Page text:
Last edited by Byron; 09-17-2013 at 06:11 PM.

  3. Default


    0 Not allowed!
    Thank you!

    I would prefer to find a bonded pair at the store. I hope that if I, or one of my lfs employees, do manage to identify one, we can successfully keep track of them in the capture process.

    Is there enough room in a 36 to go with option two if they were the first fish we stocked? ( and no worries... The only getting rid of I would be willing to do would be to return them to fish store. I would never try this without finding out if my lfs would accept them back first. ... Then again, i have already wondered if my lfs would smile and nod and take the fish back, then quietly flush them to avoid any possible contamination issues. :/... Guess i had better get to tank watching.

    Do these guys like little caves? I know that they want plants... And if I do manage a pair, am I going to be having to rehome little ones constantly? Or does spawning have to be brought on by temp increases or other controlled influences?

  4. #4

    Default


    0 Not allowed!
    Quote Originally Posted by GobleWarming View Post
    Thank you!

    I would prefer to find a bonded pair at the store. I hope that if I, or one of my lfs employees, do manage to identify one, we can successfully keep track of them in the capture process.

    Is there enough room in a 36 to go with option two if they were the first fish we stocked? ( and no worries... The only getting rid of I would be willing to do would be to return them to fish store. I would never try this without finding out if my lfs would accept them back first. ... Then again, i have already wondered if my lfs would smile and nod and take the fish back, then quietly flush them to avoid any possible contamination issues. :/... Guess i had better get to tank watching.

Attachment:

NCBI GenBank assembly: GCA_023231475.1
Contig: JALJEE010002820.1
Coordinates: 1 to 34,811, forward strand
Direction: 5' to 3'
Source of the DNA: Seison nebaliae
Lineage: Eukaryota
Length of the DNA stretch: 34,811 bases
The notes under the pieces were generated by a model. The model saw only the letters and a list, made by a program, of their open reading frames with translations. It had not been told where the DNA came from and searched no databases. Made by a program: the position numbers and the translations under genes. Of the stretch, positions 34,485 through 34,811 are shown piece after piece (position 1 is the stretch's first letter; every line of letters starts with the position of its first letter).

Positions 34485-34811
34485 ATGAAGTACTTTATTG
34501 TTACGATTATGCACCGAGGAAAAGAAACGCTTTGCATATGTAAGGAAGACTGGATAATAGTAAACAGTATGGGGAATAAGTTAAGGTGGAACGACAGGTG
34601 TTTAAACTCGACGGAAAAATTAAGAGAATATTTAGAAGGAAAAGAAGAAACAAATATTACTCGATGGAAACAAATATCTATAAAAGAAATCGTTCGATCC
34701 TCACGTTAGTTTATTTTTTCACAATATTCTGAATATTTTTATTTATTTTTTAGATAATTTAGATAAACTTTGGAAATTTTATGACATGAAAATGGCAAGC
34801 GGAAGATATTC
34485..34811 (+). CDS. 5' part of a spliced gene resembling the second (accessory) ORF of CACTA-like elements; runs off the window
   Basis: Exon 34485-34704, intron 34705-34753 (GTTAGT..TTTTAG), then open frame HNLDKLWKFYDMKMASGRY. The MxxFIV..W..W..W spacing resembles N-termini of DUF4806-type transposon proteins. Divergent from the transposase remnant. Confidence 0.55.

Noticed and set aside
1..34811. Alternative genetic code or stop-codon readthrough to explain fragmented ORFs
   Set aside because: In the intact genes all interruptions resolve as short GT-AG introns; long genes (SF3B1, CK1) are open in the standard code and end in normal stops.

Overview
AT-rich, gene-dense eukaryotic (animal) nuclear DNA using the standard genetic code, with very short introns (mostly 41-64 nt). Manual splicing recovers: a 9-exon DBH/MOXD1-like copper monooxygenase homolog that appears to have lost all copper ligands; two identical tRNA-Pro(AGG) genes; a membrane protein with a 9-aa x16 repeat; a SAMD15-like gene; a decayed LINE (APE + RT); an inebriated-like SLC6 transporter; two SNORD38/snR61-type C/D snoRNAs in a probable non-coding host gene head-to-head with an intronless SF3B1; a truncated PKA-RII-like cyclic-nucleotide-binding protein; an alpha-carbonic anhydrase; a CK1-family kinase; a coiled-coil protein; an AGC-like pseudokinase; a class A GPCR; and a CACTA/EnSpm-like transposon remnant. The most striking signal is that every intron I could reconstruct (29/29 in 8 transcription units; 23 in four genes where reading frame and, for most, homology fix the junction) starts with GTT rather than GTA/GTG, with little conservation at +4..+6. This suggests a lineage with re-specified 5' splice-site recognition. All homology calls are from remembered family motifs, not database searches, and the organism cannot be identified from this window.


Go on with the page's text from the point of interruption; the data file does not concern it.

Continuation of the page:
Do these guys like little caves? I know that they want plants... And if I do manage a pair, am I going to be having to rehome little ones constantly? Or does spawning have to be brought on by temp increases or other controlled influences?
    I would recommend a much larger tank for a group. I know these fish will not be in larger tanks in the store, but that is a temporary situation and even so is causing trouble for the fish, as it stresses them and this weakens the immune system. If the fish are "settled" in the store tank, it shoul dnot be difficult to spot a pair. I have frequently done it with this species and the common ram, just for fun while I was browsing the store tanks.

    The trouble with bringing home fish and then taking them back is the additional stress this causes to the fish. Enough of this and they may well just die. Then there is the issue of transporting pathogens as you note. I remember one local fish importer/breeder telling me once that customers sometimes buy fish they discover they can't manage, and want to bring them back. He will take them back--and promptly bury them in the back garden. Risk of disease is too great. Stores usually aren't so fussy...unfortunately for us at times.

    Sand substrate (like most cichlids, these are substrate feeders, and it is easier for them and safer with sand), and lots of bogwood. And a flat stone on which they will probably spawn, though they may use a chunk of wood or even make a depression in the sand. I've had all these occur. No need for caves. Lots of plants to provide shade and break up the line of sight. These fish remain in the lower third of the water column. Mine have never gone to the surface, ever, to feed or anythying else. If I see my male Bolivian mid-tank, I wonder why...and it is always because he is laying down the law to the other fish. These fish "own" the tank space.